Maintaining WordPress sites on an ongoing basis is a real challenge. As the majority of WordPress users are from non-technical backgrounds, it can become a serious issue. People do not understand how crucial it is to take security measures and have a backup plan in place.

7. Has it been difficult to build a plugin dedicated to securing a WordPress site? What are the challenges of ensuring that your plugins offer the best security and backup features for your clients and users?

There are many challenges to the WordPress ecosystem. WordPress is constantly evolving and considering the rapid technology changes, keeping up is not easy at all. The biggest challenge for us is at the user level. There are many backup solutions available on the market today, and it’s certainly getting noisy. It’s important for users to know what an ideal backup solution looks like, and choose something that will give the best value.

8. What’s the most difficult part of running a WordPress security company?

I think building algorithms to find malware is challenging. There are new malwares found every day. The algorithm needs to be dynamic and evolving to detect malware efficiently. Apart from this obvious issue, fighting misinformation regarding WordPress security is another challenge. Even experts seem to give out poor advice because of the complex nature of WordPress security.

9. What do you think is the main reason for your companies success so far?

You need to set up great processes.

For example, we make it a point to have everyone involved in Customer Support in some way. Someone from the marketing team would not take any questions but then you see them jumping into Facebook groups and Twitter and helping customers out, whoever needs help with WordPress or BlogVault.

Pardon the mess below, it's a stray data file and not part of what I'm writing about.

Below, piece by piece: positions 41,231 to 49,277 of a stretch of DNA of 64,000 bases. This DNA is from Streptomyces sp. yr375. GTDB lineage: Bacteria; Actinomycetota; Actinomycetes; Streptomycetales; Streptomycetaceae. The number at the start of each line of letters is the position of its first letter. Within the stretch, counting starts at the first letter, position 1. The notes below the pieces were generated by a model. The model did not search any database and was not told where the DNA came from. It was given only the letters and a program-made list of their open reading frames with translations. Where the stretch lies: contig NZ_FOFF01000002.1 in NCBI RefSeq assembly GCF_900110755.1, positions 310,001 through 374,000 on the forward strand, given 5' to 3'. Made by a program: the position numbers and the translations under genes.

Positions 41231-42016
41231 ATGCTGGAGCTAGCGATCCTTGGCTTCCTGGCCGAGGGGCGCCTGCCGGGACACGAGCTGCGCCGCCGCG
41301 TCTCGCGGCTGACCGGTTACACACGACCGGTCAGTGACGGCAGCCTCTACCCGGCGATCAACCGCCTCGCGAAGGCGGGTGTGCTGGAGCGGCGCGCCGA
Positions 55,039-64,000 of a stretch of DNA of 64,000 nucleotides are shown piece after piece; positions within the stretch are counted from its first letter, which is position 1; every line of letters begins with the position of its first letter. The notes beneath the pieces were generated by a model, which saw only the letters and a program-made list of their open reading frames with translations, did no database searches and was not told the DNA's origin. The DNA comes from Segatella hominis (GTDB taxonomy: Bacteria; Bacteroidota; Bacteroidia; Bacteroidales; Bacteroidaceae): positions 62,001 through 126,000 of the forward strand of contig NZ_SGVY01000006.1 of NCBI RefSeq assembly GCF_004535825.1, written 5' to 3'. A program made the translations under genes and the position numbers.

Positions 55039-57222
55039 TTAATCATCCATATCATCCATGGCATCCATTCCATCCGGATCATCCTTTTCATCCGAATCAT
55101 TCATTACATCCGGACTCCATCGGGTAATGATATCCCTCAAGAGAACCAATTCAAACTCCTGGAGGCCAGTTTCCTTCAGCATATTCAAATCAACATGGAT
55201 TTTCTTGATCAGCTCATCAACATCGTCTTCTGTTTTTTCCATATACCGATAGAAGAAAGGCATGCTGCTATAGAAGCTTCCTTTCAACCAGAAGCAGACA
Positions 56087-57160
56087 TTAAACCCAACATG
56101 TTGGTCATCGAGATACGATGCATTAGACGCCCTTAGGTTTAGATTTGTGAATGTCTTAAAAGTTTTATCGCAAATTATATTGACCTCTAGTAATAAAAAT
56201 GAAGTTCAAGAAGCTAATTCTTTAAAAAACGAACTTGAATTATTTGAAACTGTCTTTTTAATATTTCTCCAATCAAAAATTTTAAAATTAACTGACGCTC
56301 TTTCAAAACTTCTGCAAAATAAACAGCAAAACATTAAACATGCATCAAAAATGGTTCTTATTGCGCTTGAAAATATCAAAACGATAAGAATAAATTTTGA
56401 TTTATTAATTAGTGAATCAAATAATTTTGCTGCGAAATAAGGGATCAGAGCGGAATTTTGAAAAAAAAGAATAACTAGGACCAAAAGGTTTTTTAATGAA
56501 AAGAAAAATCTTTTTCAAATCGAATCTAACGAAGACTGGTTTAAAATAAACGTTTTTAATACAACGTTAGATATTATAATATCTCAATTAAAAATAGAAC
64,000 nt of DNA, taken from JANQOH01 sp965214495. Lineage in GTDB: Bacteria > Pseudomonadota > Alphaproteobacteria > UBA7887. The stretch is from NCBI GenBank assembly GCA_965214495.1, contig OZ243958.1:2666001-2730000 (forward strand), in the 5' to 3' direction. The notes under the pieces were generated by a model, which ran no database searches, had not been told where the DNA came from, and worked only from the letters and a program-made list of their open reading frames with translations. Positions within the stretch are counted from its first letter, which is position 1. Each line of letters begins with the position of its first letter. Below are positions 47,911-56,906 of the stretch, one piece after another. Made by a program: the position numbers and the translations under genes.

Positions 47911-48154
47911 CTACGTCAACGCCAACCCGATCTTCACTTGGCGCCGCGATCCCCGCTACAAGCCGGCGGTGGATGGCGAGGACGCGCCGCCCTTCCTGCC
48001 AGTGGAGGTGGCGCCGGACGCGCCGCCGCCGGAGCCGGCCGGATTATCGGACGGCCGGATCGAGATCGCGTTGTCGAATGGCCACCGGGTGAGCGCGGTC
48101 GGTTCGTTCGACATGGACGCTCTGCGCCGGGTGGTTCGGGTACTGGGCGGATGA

So even the marketing team gets involved with support and every single developer is made to do support. When you’re involved in support you get that first level feedback which really helps us understand what we need to change in our product to make it better for the end-user.

10. Any tips for site owners on how to make their WordPress websites even more secure?

There is no such thing as perfect security. The worst can always happen, so it’s better to be prepared. We’ve had cases of site owners who reached out to us because their sites had been blacklisted by Google because of Malware. This malware could have easily been detected, had they employed a security plugin. It’s always better to have your site backed up and to have a security plugin in place.

11. What are your productivity hacks in order to do what you do and keep moving forward?

Having teammates helps. You can’t be the only one slacking around when the team around you is firing on all cylinders.

12. Any words of motivation for our readers?

Always keep everything up-to-date and use strong passwords for your sites. Creating and maintaining a site can be overwhelming because of the risks associated with it. But it isn’t impossible to do so. You just have to accept that there are always going to be risks but do your best to keep your site safe.

Wrapping It Up

If you read the interview, you should know that WordPress security is serious business. While it’s fun making money from your websites, all of that can go away without setting up the proper protection.

With services like Malcare to detect malware and online threats in your site’s database and BlogVault to secure backup copies of your site automatically, you can rest assured that all your data is intact.

Both have free WordPress plugins that you can download and install in your dashboard. But for extra protection and security, you should consider a paid subscription.

However, setting up your WordPress security is just half of the battle.

There are other things you need to worry about to ensure that you’re running a very tight ship with your WordPress site.

And I don’t want to assume that you have time to learn and do all that!

That’s why we are offering a 7-Day Free Email Course that covers the basics of WordPress maintenance and security. You will receive actionable tips on how to keep your site secure and perform at a very high level.

100 Tips for Maintaining Your WordPress Site

Defend your site from hackers, improve speed, and learn tactics used by WordPress experts

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About Christopher Jan Benitez

Christopher Jan BenitezChris is a professional content marketer and writer. He has helped small businesses achieve their goals by implementing a robust content strategy that emphasises unique selling points and promoting created content using effective online channels and methods.

100 Tips for Maintaining Your WordPress Site

Defend your site from hackers, improve speed, and learn tactics used by WordPress experts